The feeling when you think that something you didn’t want to happen could have been prevented if you had acted differently.

You feel regret when you realize that something you have (or haven’t) done turned out badly1. You ‘kick’ yourself for having done it, and wish you could turn back time to do it differently. For example, you can regret your decision to move to another city, when it is not what you expected it to be. Furthermore, you can regret an inaction – a missed opportunity. For example, when you fail to muster the courage to talk to someone you are attracted to. Regret does not have to involve a deliberate decision, you can also regret not having paid enough attention to something, like when you accidentally send a sensitive email to the wrong person. You can even feel regret about something that you can’t really blame yourself for, like when you buy an expensive device and then find it on sale the next week.

When people are asked to think of which things they regret, they often first think of grave matters – such as regretting that they never had children or pursued a certain career2. However, there are also many smaller forms of regret that you can experience in everyday life – like regretting that you forgot to pick up milk and now have to go all the way back to the store.

Some actions you can regret almost instantly (such as sending an email to the wrong person), other things can take a long time and sometimes even a personal change before you regret them. For instance, some people may find stopping their education a good idea when they do it, but may regret it thirty years later, when they look back on their life.

The proverbial wisdom ‘It’s better to have loved and lost than never to have loved at all’ suggests that, when looking back, action is better than inaction. Indeed, researchers found that people generally feel more regret over missed opportunities than over made mistakes3. The main reason for this difference is that the consequences of a bad action are often clear and manageable, whereas the missed benefits of inaction can endlessly increase in the imagination of the regretful person. Secondly, bad actions can be (partially) corrected, while missed opportunities are often forever missed. For example, a woman who marries Mr. Wrong can get a divorce, but a woman who passed up Mr. Right must deal with the fact that he is no longer available.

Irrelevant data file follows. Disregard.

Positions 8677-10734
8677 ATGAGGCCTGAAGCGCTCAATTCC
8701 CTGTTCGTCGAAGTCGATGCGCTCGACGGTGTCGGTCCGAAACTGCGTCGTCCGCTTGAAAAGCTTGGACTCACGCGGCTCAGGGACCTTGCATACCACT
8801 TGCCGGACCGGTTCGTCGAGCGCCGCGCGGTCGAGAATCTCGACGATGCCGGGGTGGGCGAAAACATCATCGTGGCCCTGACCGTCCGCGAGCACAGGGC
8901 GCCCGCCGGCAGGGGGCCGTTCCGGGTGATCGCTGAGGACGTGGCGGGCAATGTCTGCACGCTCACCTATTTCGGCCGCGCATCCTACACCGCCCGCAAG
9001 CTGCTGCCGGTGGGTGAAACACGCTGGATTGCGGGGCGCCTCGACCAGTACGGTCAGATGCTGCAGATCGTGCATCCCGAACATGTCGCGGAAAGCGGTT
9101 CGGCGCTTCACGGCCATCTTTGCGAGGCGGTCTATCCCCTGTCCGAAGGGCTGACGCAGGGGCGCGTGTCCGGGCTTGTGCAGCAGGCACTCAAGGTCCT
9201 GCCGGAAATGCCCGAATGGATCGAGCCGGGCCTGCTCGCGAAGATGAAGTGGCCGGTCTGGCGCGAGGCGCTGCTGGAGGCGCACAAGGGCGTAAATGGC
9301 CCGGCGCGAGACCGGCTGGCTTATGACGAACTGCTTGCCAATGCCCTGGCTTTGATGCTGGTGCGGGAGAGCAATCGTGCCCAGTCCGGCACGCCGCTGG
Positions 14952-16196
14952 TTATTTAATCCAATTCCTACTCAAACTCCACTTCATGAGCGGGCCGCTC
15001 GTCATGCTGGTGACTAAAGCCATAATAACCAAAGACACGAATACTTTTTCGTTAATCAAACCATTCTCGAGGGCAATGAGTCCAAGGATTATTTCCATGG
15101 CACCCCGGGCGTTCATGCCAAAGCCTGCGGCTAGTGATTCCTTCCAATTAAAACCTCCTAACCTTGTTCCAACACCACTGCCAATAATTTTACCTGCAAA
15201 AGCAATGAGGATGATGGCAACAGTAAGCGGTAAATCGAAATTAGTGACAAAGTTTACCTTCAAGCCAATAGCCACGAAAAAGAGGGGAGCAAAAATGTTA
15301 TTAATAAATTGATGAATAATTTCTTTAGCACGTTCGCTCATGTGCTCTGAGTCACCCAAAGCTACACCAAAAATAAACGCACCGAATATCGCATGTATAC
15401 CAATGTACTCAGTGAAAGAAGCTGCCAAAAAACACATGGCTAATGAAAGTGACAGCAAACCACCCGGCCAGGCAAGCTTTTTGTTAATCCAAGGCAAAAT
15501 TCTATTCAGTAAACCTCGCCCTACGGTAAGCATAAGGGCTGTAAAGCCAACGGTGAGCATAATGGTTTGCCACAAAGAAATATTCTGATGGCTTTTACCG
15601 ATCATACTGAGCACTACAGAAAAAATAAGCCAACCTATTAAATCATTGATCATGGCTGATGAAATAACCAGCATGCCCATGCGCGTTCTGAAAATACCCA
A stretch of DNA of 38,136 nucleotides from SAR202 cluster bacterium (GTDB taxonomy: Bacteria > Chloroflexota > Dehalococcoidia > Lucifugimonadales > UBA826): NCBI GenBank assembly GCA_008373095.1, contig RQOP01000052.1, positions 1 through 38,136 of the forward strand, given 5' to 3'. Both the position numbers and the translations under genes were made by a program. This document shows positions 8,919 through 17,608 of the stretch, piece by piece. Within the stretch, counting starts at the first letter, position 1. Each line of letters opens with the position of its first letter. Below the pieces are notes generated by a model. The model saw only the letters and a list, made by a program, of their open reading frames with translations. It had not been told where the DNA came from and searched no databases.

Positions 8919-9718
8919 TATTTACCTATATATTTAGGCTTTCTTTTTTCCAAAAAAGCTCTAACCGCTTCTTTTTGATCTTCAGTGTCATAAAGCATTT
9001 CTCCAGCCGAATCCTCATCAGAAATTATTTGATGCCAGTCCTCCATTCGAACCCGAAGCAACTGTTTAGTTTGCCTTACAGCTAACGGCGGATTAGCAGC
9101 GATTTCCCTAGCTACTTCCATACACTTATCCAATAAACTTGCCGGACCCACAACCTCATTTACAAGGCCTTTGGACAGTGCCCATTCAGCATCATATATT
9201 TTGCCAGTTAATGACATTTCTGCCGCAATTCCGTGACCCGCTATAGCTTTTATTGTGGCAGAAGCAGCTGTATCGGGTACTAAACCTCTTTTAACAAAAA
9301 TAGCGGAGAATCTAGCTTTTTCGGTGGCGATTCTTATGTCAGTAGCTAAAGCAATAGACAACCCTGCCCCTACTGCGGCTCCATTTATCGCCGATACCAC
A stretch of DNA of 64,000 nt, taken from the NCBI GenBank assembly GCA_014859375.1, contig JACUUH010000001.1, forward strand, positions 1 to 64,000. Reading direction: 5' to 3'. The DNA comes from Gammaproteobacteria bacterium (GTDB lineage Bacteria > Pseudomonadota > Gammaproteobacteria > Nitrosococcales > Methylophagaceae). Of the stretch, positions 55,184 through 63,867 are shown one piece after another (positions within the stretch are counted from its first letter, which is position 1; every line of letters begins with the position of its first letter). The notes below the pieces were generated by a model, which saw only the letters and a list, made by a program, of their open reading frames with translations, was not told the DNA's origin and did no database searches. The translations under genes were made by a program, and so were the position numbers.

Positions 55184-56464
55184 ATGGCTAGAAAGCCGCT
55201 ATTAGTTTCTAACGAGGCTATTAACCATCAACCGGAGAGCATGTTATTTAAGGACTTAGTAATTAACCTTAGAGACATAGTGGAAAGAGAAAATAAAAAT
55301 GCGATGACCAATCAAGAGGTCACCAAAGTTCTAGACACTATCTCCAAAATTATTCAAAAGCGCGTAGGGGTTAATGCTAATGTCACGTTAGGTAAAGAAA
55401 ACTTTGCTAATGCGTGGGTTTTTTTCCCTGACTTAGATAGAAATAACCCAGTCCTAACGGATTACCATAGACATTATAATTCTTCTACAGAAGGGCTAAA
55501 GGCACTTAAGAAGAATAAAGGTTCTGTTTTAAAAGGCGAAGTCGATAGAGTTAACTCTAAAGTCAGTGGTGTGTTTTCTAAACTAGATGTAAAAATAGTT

In the comic, Murphy is asked to make an immediate decision about his future role in the company. Although he is not entirely sure, the marketing job seems the best choice. However, he almost immediately realizes he made the wrong choice – he now has to work for Patrick, whom he despises. His former assistant Neil gets the much better IT-job.

Movie clips


Typical expressions

“Oops, I shouldn’t have done that.”

“Why didn’t I say anything when the moment was right?”

Murphy's bad day

Comparisons with other emotions

Regret & Guilt

Regret and guilt are both a reaction to the bad consequences of something you did (or didn’t do) earlier, and both involve a desire to undo this thing. For example, if you make a hurtful remark to a good friend, you can both regret the remark and feel guilty about it. The first difference is that guilt is almost always about harming others, whereas regret more often applies to unfortunate things that happen to ourselves. Thus, you can deeply regret buying yourself shoes that are too small, but you can’t really feel guilty about it. Secondly, guilt often involves a moral factor that is not present in regret. You feel guilt after you have done morally bad things, like stealing or physically hurting someone. Thirdly, in the experience of guilt you think more about the harm that you have done to others (the consequence), whereas in regret you focus more on the decision or action that lead to the bad outcome.

Regret & Disappointment

Regret and disappointment are both emotions that you can feel when things do not turn out the way you wanted them. For example, when you have invested some money in a company that bankrupts, you can both regret your decision and be disappointed in the outcome. However, there are quite a few difference between them as well4. First of all, regret is always linked to your own (in)actions, whereas disappointment can also come up outside of your doing. Thus, you can be disappointed that your friend cancels a dinner date, but you can’t regret it. Secondly, in regret you have the strong urge to undo your action, precisely because you are (partly) responsible for what happened afterwards. In disappointment, you were more powerless over what happened, so you have more of a tendency to do nothing or get away from the situation.

Sources and further reading